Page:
Optical Zoom or Digital Zoom – Zooming Your Way to Home Security

Digital-ZoomSo you’re in a hardware shop, looking for a security camera. (Tip: They are in Aisle 14) Browsing through their products, you've noticed 2 cameras that fit your budget perfectly but you don’t know which of them to buy. One of them says it has 12x optical zoom, the other has 18x digital zoom. Which of them will you choose?

Some will take the numbers (12x and 18x) as their determining factor. Some will ask, what’s the difference in optical zoom and digital zoom, and then decide depending upon the answer. And I believe there’s a few who won’t care as long as there’s a “zoom” in it. This article answers the question of those who are asking about the difference between optical and digital zoom because there is a difference.

What is Optical Zoom vs Digital in Home Security

First, what is an optical zoom and what is a digital zoom? Simply put, an optical zoom manipulates the hardware to zoom into an object while digital zoom uses software. To zoom in on an object, a camera with an optical zoom adjusts its lenses so that the lenses move closer to the object.

Imagine that you are in an art gallery, staring at a beautiful painting. You noticed that you cannot clearly see some small details in the painting because you are a few feet away from the it. So you move your head closer to the painting. That is how an optical zoom works. On a photography camera, the lens will actually expand sometimes significantly. But don't worry! The lenses on home security cameras do not project by feet or even inches. In fact, they are powerful enough that adjusting it by a few millimeters will make a difference in your output.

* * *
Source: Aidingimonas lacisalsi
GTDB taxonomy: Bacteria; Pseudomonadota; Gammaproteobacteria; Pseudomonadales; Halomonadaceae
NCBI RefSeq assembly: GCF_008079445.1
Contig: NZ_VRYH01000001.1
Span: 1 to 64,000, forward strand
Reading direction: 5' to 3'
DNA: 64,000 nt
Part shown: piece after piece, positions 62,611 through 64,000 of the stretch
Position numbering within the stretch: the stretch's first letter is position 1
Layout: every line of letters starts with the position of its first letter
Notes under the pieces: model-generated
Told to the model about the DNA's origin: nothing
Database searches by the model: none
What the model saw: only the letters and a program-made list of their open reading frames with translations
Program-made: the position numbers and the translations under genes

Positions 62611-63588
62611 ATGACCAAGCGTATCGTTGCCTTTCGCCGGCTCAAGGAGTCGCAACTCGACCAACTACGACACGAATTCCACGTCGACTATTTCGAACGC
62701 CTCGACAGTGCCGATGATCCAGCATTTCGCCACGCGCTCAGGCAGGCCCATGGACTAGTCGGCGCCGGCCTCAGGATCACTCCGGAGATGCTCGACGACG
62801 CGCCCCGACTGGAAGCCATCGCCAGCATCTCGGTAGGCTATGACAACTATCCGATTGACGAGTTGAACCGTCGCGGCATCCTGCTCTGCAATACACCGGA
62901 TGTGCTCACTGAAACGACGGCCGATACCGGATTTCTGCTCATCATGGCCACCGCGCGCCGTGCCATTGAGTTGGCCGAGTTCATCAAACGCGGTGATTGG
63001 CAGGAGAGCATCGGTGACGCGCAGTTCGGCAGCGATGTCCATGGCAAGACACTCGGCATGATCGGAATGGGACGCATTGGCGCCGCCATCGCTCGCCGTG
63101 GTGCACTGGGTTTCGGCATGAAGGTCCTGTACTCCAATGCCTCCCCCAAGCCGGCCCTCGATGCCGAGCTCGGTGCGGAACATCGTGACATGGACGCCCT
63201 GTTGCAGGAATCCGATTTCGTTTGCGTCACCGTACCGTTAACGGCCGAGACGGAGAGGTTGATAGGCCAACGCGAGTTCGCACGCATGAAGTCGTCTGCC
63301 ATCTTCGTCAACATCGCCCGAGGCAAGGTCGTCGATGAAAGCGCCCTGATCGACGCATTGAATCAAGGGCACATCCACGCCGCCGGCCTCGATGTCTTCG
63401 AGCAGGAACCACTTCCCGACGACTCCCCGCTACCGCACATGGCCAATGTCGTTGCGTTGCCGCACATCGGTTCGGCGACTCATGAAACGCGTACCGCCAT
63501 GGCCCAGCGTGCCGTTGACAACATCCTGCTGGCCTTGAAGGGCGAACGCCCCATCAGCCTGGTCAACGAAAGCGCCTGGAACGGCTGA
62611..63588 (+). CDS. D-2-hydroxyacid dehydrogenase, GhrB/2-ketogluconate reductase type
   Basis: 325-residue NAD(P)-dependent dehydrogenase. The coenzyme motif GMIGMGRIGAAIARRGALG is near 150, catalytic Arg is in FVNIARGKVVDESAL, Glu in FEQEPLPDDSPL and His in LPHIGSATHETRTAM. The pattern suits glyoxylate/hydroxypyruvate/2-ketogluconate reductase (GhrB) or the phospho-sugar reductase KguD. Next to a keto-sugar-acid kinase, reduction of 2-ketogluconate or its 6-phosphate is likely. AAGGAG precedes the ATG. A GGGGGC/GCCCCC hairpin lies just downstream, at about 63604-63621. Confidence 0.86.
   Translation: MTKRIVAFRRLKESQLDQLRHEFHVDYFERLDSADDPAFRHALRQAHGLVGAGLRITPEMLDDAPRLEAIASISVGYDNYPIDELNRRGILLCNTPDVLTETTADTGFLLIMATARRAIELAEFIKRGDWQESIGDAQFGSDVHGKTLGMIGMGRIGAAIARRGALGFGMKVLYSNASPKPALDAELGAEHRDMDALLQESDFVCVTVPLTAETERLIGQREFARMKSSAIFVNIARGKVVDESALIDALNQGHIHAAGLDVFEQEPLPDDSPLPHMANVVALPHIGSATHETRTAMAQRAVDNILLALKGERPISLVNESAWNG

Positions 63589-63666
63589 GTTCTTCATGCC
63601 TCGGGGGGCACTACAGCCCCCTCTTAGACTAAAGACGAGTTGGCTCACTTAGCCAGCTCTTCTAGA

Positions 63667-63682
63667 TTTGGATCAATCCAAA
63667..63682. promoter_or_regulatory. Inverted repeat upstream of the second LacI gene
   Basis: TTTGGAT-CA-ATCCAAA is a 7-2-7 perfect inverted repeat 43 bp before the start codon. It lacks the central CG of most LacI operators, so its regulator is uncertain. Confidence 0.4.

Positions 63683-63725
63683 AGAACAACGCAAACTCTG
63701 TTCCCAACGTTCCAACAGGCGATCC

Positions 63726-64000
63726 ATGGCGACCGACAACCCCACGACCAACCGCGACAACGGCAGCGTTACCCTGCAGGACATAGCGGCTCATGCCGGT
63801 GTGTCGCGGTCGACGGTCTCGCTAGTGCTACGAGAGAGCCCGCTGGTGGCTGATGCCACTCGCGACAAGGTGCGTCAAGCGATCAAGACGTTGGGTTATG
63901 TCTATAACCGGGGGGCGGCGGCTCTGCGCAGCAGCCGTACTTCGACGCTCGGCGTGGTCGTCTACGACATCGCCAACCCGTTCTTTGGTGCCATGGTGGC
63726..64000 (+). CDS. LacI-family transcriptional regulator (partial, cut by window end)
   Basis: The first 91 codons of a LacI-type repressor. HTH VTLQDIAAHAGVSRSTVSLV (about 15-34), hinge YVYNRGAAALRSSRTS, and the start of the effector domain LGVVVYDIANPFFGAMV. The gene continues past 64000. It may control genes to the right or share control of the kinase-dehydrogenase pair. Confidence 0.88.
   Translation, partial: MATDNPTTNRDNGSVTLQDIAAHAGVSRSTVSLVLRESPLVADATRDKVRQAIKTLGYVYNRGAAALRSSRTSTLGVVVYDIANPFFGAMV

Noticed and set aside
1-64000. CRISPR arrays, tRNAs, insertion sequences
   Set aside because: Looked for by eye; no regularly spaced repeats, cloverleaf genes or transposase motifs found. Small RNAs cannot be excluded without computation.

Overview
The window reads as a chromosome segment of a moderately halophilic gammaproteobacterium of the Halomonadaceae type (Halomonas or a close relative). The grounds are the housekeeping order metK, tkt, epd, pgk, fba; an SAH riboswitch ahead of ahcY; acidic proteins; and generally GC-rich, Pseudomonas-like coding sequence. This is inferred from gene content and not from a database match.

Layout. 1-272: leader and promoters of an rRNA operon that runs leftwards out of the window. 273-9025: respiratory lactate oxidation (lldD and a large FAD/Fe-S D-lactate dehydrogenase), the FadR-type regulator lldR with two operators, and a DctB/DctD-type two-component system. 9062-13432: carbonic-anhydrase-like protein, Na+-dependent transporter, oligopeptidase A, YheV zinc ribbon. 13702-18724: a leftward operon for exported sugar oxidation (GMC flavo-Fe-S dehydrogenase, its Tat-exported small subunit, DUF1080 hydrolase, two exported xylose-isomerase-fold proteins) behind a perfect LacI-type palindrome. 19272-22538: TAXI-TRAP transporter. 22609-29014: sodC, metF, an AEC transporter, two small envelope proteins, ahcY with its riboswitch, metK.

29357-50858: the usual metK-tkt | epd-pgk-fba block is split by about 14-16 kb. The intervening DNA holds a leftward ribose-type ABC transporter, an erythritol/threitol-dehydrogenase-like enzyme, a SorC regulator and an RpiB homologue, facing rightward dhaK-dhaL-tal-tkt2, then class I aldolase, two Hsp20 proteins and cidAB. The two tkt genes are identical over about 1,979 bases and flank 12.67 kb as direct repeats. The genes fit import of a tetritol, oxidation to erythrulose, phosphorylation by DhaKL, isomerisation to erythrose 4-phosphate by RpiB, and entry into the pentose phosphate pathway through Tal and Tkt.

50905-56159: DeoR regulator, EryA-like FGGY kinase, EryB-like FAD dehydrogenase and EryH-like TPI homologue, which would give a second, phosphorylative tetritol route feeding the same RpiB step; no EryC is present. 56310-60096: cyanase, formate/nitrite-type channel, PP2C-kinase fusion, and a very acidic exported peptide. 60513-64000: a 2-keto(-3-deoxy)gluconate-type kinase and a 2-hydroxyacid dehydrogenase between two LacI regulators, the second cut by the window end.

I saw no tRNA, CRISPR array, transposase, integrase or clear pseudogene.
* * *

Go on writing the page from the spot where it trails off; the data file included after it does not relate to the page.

Now a digital zoom is different and by far the most common technology found in home security cameras. Digital Zoom is used on Dropcam, FLIR, and many more. Digital Zoom takes a look at the entire field of view and then let's you crop out what you don't want to see leaving the part that you want to see. It works best when paired with a camera that has a wide-angle lens that covers a large visual area. Digital zoom technically crops that large visual area so that you can "zoom in" on the area you want to see. Some cameras will add a second layer of software that is used to fine tune the details on the crop making the digital zoom more effective.

So let’s go back to the gallery. Now this time, you are not allowed to move closer to the painting, so you take a picture of the whole painting instead. As you get home, you connect you’re camera to your computer, and then enlarge the photo and focus it on the part that you want to look more closely at. That’s a digital zoom.

Digital vs Optical Zoom

Is there a difference? There is. The greater you zoom in on a camera that uses digital zoom, the lesser the quality of the picture is because it does not really zoom in on an object but instead it just enlarges the picture. Optical zoom produces a clearer zoomed image. So if you compare a 12x optical zoom and 12x digital zoom, the output of the optical zoom is far better.

But what if the digital zoom has higher zoom capacity than the optical zoom? This is what happens: After zooming in using the 18x digital zoom, what’s left is something that looks like a bad case of psoriasis—pixilated, blurry, and smoky. On the other hand, use the optical zoom and you will be able to get a clearer picture.

Most of the time, optical zooms are preferred in cameras because of the quality. But digital zoom also has its advantages. First, digital zoom does not reduce the angle of view, optical zoom does. So if the view is already zoomed in using an optical zoom, someone from the side can throw a rock on the camera without being caught on tape. Second, digital zoom can be added after the recording has been saved, so you can get the whole picture and only if the need arises do you need to zoom in. These are reasons why digital zoom is more common in security cameras.

Featured Photo: "Are You Ready" by Shazeen Samad. Used under a CC BY 2.0 license.

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